I thought that instead of writing about my summary of 2009 and plans for 2010 I'll do something else - write about something that literally made my day in few weeks ago in 2009. I was on business trip in Europe and while running from one meeting to another I got call that my other meeting was cancelled so I sat down in one of the many coffee corners we have in that office and checked my mail. To my surprise I had new mail from TrainingPeaks that new release of WKO+ was available. Knowing that I have only few minutes I quickly checked release notes and after finding about new features I purchased upgrade and downloaded the update file. Later in the day when I was done with work I performed the upgrade and started reviewing the new features. By the way the upgrade was easy and took only about 20 minutes including migration of all my training history from past 3 years. The software itself looks very good, but I had very little time while on business trip so I postponed more detailed review until I get back home.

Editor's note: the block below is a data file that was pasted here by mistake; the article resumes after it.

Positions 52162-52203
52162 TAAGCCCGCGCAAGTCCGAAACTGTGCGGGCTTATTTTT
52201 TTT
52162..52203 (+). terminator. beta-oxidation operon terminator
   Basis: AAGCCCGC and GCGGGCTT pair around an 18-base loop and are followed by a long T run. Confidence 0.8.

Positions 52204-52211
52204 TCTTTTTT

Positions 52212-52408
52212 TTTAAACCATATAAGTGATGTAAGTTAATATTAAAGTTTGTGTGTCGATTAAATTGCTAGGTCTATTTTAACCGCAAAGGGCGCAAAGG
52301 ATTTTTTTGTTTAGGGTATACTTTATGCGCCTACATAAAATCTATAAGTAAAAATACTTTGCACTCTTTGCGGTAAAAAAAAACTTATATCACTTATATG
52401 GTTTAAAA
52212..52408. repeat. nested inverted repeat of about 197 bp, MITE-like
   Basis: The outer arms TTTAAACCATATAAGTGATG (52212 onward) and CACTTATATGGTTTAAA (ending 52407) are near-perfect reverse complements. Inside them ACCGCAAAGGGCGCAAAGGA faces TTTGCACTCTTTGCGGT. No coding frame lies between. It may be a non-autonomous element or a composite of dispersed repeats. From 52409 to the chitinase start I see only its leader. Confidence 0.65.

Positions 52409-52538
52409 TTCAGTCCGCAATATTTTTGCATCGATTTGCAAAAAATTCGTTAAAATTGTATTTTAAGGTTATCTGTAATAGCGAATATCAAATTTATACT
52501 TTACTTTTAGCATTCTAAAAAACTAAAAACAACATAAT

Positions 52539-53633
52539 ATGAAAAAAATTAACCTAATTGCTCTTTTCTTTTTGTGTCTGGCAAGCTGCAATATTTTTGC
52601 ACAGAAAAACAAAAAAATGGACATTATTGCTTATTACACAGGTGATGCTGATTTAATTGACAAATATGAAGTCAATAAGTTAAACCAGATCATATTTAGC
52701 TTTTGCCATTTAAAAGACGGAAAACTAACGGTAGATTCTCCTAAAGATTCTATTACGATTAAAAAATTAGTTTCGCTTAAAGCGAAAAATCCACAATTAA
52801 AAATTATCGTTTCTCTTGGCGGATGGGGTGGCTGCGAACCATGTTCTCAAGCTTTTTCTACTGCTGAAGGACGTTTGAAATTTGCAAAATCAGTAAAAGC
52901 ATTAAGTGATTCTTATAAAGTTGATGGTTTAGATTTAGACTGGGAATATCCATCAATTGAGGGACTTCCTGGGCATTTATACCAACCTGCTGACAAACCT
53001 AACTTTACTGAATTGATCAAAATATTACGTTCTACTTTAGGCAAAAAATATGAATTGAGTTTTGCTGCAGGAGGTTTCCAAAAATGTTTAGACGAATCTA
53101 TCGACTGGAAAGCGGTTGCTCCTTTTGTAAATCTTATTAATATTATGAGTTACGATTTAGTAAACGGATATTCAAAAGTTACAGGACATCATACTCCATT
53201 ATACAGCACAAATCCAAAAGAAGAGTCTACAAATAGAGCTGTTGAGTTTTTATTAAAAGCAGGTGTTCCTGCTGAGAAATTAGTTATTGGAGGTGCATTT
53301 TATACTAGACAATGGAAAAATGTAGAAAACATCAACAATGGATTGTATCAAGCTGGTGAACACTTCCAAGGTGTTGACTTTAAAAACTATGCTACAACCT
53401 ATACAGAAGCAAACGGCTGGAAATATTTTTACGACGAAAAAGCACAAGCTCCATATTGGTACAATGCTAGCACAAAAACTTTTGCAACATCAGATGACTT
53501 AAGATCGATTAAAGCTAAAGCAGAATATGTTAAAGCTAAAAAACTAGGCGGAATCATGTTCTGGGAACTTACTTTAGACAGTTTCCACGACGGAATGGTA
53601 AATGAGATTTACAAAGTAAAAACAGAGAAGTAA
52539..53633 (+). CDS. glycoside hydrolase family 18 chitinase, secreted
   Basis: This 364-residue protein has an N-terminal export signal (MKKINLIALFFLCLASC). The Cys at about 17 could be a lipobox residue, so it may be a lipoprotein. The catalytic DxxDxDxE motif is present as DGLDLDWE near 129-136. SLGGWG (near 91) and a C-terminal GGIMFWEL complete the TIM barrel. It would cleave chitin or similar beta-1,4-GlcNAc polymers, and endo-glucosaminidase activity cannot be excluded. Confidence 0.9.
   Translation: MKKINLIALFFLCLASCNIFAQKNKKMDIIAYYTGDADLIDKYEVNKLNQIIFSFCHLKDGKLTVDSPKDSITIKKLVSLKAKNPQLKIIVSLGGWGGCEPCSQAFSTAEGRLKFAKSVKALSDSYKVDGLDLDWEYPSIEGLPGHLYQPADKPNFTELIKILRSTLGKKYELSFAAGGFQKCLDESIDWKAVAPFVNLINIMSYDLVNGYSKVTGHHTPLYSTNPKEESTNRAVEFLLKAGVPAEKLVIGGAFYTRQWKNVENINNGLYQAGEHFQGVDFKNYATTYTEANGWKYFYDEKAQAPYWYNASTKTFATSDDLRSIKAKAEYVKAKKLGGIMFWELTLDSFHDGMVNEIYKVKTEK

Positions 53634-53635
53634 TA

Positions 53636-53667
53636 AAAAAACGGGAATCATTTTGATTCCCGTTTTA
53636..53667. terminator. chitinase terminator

When I got back few days later I found invite to free WKO+ seminar led by Hunter Allen that was very helpful in helping me understand how to use the software for further analysis of the workouts. The most important enhancements in my mind are the multi-file/range analysis, scatter graphs and quadrant analysis for power files. For the end user the interface seems little cleaner and the seamless integration with TrainingPeaks logging software is a welcome enhancement - not only you can upload data to TrainingPeaks.com account, but if you load data directly to web you can download them back to WKO+. This is useful when you are on trip and do not have WKO+ available to you which happens quite often to me when I go on vacation. And last but not least enhancement is the flexible licensing that let's you use your copy of WKO+ on up to two machines - great for users that have one copy on their work computer and one on home PC or laptop.
While I like all of these features I really use the multi-range analysis and scatter graph for my run and bike workouts. I use quadrant analysis for my power files as well. Great is that you can look at scatter graph or quadrant analysis inside multi-range analysis - more about that later.
Let me demonstrate the multi-range analysis on two examples - first one is training run where after warm-up you do 10 times 30 seconds on / 1 minute off intervals where the on interval is very fast running and the 1 minute is rest jog. Purpose of this session is to work on running form that you can measure by achieved average speed and average cadence in the 'on' intervals. Once I loaded the log file to WKO+ I selected all the 'on' intervals and created multi-range analysis out of it that looks something like this.